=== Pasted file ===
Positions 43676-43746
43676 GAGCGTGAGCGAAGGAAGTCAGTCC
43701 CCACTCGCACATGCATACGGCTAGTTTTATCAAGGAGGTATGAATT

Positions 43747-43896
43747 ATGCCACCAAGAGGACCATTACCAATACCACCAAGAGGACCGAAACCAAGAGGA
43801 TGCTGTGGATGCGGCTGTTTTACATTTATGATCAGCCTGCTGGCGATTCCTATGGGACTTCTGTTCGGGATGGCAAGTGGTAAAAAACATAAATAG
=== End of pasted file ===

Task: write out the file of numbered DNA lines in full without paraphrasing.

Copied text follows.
Positions 43676-43746
43676 GAGCGTGAGCGAAGGAAGTCAGTCC
43701 CCACTCGCACATGCATACGGCTAGTTTTATCAAGGAGGTATGAATT

Positions 43747-43896
43747 ATGCCACCAAGAGGACCATTACCAATACCACCAAGAGGACCGAAACCAAGAGGA
43801 TGCTGTGGATGCGGCTGTTTTACATTTATGATCAGCCTGCTGGCGATTCCTATGGGACTTCTGTTCGGGATGGCAAGTGGTAAAAAACATAAATAG